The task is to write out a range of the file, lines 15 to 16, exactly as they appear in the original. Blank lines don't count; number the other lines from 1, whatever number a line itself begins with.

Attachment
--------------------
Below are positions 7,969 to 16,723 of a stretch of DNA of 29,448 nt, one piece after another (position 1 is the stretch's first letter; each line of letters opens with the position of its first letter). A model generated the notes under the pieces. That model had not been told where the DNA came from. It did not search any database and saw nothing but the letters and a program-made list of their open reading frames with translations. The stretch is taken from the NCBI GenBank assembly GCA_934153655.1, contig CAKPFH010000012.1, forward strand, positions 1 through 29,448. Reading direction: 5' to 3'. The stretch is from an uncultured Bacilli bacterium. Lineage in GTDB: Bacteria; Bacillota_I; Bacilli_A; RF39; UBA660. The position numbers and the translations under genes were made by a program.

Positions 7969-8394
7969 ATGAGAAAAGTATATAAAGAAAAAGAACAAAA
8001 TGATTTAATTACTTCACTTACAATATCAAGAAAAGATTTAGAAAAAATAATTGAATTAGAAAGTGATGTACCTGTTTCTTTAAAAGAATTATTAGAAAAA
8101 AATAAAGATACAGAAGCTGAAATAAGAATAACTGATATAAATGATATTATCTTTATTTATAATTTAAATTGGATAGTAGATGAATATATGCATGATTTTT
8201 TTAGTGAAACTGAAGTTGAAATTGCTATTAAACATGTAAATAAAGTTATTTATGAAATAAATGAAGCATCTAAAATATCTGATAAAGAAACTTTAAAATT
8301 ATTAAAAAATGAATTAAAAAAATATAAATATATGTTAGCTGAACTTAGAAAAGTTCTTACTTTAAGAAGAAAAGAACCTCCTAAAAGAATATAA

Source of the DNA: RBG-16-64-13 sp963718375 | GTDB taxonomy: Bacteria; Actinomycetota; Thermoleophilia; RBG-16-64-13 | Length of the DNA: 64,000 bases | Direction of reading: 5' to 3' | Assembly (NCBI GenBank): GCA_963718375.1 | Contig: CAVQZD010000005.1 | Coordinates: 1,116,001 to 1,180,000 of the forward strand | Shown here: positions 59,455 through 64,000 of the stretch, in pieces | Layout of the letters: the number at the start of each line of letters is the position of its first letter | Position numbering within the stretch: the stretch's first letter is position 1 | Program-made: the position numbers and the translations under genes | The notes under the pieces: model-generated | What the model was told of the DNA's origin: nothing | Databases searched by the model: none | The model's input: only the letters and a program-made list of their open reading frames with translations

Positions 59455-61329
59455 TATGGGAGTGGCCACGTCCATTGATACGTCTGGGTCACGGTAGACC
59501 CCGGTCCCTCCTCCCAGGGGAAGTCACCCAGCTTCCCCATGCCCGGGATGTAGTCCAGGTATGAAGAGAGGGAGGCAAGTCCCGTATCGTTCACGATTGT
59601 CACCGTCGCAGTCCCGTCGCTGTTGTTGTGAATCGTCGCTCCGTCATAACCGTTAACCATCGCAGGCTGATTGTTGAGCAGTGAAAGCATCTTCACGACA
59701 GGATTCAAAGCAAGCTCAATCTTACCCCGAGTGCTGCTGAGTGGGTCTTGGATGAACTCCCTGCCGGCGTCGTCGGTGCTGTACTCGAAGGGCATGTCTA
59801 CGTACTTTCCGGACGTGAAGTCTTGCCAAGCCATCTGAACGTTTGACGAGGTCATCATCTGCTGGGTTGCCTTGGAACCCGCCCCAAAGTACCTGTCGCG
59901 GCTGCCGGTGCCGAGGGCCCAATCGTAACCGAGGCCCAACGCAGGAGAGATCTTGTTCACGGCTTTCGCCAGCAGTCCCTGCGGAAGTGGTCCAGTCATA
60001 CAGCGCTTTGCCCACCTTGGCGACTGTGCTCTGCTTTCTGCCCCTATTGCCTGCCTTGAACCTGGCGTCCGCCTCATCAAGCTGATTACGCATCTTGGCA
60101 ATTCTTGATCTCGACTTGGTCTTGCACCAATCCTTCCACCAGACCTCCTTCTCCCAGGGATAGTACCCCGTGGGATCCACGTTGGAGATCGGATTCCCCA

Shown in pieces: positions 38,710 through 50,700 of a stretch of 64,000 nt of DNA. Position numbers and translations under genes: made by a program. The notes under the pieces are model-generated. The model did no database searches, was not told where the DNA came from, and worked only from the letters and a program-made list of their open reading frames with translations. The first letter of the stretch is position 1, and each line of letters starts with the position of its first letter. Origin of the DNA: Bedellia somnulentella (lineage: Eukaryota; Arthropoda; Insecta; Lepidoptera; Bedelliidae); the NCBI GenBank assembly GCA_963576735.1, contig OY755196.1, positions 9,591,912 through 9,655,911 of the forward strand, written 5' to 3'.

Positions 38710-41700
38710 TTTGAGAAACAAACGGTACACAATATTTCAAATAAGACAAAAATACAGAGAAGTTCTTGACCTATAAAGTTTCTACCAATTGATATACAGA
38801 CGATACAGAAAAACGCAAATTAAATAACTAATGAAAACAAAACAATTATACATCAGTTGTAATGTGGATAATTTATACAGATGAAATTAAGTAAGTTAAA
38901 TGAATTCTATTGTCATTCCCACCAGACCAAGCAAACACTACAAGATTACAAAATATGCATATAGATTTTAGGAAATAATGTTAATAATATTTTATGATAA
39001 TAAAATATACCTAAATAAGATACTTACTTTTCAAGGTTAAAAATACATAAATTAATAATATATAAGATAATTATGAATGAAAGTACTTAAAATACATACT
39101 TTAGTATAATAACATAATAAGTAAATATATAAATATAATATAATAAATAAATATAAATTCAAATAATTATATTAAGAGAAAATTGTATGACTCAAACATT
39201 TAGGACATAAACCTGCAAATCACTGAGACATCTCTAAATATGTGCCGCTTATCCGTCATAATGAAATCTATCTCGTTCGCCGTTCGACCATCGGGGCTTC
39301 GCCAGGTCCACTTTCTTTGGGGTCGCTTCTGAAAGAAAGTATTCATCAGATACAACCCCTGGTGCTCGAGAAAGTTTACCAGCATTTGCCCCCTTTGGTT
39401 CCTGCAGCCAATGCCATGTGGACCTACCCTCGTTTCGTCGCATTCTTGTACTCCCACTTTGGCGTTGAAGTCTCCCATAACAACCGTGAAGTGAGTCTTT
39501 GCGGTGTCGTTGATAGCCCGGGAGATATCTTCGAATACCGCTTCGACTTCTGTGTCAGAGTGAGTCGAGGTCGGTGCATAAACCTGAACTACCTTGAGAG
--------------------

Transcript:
59901 GCTGCCGGTGCCGAGGGCCCAATCGTAACCGAGGCCCAACGCAGGAGAGATCTTGTTCACGGCTTTCGCCAGCAGTCCCTGCGGAAGTGGTCCAGTCATA
60001 CAGCGCTTTGCCCACCTTGGCGACTGTGCTCTGCTTTCTGCCCCTATTGCCTGCCTTGAACCTGGCGTCCGCCTCATCAAGCTGATTACGCATCTTGGCA